Intellectuals and their Romance with Political Barbarism

[by Mark Safranski, a.k.a. “zen“] Martin Heidegger, Eric Hobsbawm and Ezra Pound A  meandering post inspired by Reason Magazine and Charles Cameron. is best known for giving a scrappy libertarian take on current events, crime, technology and pop culture, but recently, an article by Charles Paul Freund touched a deeper, darker vein of twentieth century history […] Read more »

Rofer on The Fall of Beria and Putin’s Vanishing Act

[by Mark Safranski, a.k.a. “zen“] Lavrenty Beria (center)  Russian President and brazen strongman Vladimir Putin reappeared Monday, looking wan and a little uncomfortable for the cameras, but jesting at the mad swirl of internet rumors sparked by his extended absence from public view. One of the rumors, which may have been true, was that Putin […] Read more »

Early Endorsement

[by Mark Safranski, a.k.a “zen“] Stalin: Volume I. Paradoxes of Power 1878-1928 by Stephen Kotkin I’ve read quite a bit about old Uncle Joe. Most of the major biographies of Stalin sit on my shelf, including those from Adam Ulam, Roy Medvedev, Robert Tucker, Simon Sebag Montefiore, Dimitri Volkogonov and other historians more obscure. I’ve […] Read more »

On Dealing with the Hermit Kingdom

Does North Korea’s leadership belong in the madhouse or Alcatraz as so many of our right wing politicians, militarists and some journalists seem to suggest? Or are they behaving as sanely – at least from their perspective - as their accusers? Is there something important going on in Pyongyang that is overlooked here that should be considered? Read more »

Sixty Years after Stalin

Sixty years ago one of the greatest monsters in history, a mass-murderer of tens of millions many times over, the yellow-eyed, “Kremlin mountaineer”  breathed his last. We live, deaf to the land beneath us, Ten steps away no one hears our speeches, All we hear is the Kremlin mountaineer, The murderer and peasant-slayer. His fingers [...] Read more »

The Road Not Taken: Is Another Path for Israel Still Possible?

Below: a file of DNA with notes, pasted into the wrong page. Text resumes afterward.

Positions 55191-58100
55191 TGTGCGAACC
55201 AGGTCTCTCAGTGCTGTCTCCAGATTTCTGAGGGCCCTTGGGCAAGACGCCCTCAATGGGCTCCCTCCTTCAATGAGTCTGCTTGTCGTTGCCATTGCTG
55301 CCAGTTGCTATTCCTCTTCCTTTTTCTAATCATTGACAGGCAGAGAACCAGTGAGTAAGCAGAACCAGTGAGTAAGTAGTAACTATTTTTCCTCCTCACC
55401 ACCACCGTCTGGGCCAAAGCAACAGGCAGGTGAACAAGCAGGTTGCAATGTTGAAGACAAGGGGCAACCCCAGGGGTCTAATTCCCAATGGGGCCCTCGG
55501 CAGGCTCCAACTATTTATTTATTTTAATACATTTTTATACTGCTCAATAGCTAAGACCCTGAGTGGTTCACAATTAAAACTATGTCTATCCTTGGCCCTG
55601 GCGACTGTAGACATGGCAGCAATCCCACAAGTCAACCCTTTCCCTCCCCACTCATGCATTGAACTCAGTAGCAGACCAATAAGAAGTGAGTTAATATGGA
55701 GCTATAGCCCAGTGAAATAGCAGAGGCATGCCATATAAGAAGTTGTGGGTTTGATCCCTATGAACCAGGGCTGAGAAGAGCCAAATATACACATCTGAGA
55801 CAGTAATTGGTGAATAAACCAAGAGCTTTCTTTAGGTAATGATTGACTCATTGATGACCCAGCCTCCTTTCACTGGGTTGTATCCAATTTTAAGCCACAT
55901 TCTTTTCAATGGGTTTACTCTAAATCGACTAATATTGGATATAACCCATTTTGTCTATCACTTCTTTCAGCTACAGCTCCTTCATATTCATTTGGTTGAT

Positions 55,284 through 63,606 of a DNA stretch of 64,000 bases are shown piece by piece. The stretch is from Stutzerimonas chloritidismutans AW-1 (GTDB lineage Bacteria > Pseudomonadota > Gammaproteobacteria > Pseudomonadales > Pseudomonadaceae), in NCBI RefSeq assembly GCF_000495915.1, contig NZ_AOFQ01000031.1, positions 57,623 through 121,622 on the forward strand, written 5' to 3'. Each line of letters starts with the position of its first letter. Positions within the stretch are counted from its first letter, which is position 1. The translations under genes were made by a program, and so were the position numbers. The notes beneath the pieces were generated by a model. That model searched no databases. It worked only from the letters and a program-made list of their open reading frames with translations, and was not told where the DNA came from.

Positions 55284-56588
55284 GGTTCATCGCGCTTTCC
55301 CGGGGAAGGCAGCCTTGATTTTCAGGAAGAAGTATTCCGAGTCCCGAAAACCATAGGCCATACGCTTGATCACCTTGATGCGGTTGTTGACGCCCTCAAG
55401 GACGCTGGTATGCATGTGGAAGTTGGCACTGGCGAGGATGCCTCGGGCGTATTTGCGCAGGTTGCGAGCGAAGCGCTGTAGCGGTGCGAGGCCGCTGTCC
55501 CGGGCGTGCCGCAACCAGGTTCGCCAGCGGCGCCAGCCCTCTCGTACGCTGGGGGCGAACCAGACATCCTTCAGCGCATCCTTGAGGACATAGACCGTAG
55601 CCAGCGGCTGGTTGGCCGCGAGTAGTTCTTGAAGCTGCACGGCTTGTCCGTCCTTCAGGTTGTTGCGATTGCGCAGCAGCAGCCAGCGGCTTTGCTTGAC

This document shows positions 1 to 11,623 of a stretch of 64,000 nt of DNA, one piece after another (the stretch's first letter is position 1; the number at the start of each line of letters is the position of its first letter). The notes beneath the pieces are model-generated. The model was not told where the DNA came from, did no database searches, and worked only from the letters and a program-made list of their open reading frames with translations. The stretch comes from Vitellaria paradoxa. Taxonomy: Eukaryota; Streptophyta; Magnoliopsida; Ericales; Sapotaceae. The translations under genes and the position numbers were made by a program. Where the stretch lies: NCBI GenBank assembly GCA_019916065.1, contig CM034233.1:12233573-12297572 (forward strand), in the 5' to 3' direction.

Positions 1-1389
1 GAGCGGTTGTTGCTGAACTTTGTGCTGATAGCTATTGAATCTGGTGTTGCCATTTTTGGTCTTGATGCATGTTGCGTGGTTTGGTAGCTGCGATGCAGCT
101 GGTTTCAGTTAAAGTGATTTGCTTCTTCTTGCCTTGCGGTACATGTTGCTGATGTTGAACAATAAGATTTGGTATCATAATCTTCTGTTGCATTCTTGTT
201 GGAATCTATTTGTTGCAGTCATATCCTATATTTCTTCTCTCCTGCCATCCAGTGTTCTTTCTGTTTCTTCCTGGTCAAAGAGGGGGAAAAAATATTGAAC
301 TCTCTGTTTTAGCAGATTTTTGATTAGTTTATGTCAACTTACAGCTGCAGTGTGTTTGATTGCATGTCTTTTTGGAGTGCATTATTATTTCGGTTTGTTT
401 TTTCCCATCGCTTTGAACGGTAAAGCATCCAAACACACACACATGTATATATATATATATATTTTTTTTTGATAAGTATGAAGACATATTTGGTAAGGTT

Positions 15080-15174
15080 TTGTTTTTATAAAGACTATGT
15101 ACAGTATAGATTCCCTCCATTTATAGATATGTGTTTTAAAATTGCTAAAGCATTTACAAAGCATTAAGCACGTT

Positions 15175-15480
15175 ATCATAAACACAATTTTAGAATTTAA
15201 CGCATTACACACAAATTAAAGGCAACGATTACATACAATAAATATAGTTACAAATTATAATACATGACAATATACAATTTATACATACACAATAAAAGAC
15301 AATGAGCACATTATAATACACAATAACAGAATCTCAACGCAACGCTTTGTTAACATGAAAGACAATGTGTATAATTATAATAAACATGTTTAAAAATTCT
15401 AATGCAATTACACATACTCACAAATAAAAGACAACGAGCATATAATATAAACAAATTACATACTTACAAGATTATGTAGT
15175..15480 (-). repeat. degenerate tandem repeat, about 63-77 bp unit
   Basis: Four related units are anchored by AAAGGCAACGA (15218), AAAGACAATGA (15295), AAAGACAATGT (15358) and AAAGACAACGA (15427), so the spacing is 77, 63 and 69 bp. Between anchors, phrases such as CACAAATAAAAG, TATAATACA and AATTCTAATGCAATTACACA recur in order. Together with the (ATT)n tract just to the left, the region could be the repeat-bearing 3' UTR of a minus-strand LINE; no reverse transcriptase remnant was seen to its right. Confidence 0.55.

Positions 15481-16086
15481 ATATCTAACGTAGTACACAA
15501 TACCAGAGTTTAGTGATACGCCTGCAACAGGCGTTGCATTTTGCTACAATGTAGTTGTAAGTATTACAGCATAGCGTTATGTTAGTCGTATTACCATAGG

Instead of defining Jewish persecution as sui generis, unique, incomparable, never to be atoned for, Israel might have taken another path. Why did it never occur to Israeli ideologues to reach out to the Poles (not all of them vicious anti-Semites) who had also died in the millions at the hands of the Nazis and the Soviets. Or to the Ukrainians? Or the Belorusians? Why have Jews fought to hard to prevent the Turkish slaughter of Armenians from being called genocide? Why, for that matter, have they not reached out to native Americans whose total eradication was strenuously attempted by 19th century American settlers? Why have they not reached out to the Tutsis in Rwanda who were murdered by the tens of thousands for the crime of being Tutsi? And so on. A Chosen People needn’t build a wall around itself. The better decision? Well, here’s a hint. Israel’s one and only national capital would have been Tel Aviv. Jerusalem would have become the shared Holy City of Jews, Christians and Muslims, all of whom have legitimate claims. This new Jerusalem would have been a true beacon to the world, a pilgrimage site bringing people together, not tearing them apart. Does anyone else remember that dream? Had it been realized, isn’t it more than possible that Iran’s or Hamas’s attitude toward Israel might be different today? Read more »

On Eric Hobsbawm

I was going to comment on the death of the famed historian who was the Soviet Union’s most venerable and shameless apologist, but I was beaten to it in a brilliant piece by British blogger and fellow Chicago Boyz member, Helen Szamuely: A great Communist crime denier dies On my way to and from Manchester [...] Read more »

Children of the Greek Civil War: Book Review Essay

Loring Danforth and Riki Van Boeschoten’s controversial study of the long term effects of that war on children of both the Greek partisans and government loyalists who had been taken from their families and placed in boarding schools for safety away from the war zones is, unfortunately, far more than a carefully conducted academically rigorous objective survey of participant attitudes and recollections. Read more »